Initial results from survey conducted by the Ministry of Education to assess how families of students are doing under the COVID-19 conditions show that most are doing well under these new conditions. The survey also shows that there are families struggling due to COVID-19 impact.
Since the declaration of the National Health Emergency and the issuance of three directives closing all schools in the Republic of Palau due to COVID-19 threats, Ministry of Education had conducted surveys to collect information from the families of students to assess how they were coping with school closure, home schooling and other challenges related to school closure. The purpose of the survey is said to help guide MOE’s effort to provide targeted assistance to students and their families during this challenging time.
The “Family Check-in Survey” to assess how families were faring was made available to all parents, both online and on paper form. Parents of 2,045 students, out the 2229 enrolled in public schools responded to the survey, representing a 91.7% response rate. These parents also represented 1,589 households in Palau.
Of the 2,045 surveys, 67% responded that they were doing well. 76% responded that they were doing ok and thankful that they have no sick family members. 8% (50 people) said that they had sick family members but they were doing ok. 3% (21 people) said they were not doing well and would love some help. 2% (12) said please call us, we need help.
The survey also asked responders to indicate what they were struggling with in order to see how they can be assisted. 62% (984) said “nothing, we are ok.” 12% (187) said they needed ideas on how to keep the kids occupied. 8% (133) were struggling to stay organized. 8% (144) were struggling with household necessities i.e., food, personal hygiene products, medication, etc. 8% were struggling with communicating with teachers and school staff and 22% (350) were struggling to complete school work while 13% (210) were struggling with technology.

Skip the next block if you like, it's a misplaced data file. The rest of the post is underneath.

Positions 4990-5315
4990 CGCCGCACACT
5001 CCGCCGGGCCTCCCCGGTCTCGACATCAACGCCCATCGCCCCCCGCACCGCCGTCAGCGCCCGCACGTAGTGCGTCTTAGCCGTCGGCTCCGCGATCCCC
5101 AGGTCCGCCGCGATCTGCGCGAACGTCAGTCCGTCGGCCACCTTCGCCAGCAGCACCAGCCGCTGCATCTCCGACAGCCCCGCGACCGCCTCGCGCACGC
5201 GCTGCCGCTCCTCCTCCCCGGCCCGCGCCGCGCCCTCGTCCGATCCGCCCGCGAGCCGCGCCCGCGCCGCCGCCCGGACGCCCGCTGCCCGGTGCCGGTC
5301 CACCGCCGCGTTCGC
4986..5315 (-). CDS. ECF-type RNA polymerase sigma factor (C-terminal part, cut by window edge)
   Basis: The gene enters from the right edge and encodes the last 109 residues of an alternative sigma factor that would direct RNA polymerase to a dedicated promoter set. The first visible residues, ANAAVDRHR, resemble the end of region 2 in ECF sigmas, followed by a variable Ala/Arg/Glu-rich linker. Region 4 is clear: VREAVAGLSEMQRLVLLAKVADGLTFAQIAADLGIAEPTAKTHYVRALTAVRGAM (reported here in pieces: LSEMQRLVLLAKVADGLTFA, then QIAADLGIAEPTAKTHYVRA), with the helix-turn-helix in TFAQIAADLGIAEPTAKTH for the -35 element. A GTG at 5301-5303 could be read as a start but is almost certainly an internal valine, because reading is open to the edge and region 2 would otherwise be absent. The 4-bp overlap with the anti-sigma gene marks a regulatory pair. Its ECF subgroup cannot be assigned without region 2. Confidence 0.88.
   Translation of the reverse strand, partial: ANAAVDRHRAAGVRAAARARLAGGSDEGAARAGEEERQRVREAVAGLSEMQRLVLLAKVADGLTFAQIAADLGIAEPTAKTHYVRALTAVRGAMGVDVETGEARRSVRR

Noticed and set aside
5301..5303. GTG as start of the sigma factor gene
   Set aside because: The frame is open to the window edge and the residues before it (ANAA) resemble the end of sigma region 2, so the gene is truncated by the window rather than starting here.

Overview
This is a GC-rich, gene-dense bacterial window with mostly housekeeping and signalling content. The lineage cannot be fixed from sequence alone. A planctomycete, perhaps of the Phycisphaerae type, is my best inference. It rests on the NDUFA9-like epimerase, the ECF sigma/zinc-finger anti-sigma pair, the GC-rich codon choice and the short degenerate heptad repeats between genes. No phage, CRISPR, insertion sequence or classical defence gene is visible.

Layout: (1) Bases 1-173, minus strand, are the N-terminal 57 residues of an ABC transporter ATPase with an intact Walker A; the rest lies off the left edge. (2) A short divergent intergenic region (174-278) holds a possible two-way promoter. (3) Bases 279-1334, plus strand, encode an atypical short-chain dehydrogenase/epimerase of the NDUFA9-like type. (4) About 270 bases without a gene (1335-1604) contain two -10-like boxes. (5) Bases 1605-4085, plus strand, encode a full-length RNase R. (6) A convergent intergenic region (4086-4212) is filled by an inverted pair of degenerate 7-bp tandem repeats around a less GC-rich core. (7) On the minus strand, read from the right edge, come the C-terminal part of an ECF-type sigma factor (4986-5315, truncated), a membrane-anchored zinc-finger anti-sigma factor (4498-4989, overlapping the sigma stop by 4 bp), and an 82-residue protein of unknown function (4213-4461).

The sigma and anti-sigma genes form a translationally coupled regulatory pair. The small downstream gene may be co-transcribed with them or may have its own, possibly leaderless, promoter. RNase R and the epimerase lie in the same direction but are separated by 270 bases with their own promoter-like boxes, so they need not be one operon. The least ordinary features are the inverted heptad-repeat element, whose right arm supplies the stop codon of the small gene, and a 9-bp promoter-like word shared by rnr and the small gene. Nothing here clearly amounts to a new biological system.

The survey also gave parents opportunities to offer comments on how they can be helped. Some of the comments include assist with internet access, stop giving additional work, teachers should be there to answer calls from students, provide lunch, resume as soon as possible, understand situation in household where parents working hours have been cut and so on.
The results of the survey show that although many reported to be doing well, there are challenges that must be addressed and recommend Ministry of Education work to address these issues.
Minister of Education Sinton Soalablai said that they are already working to address the concerns and challenges raised by the survey, especially those families that are negatively affected.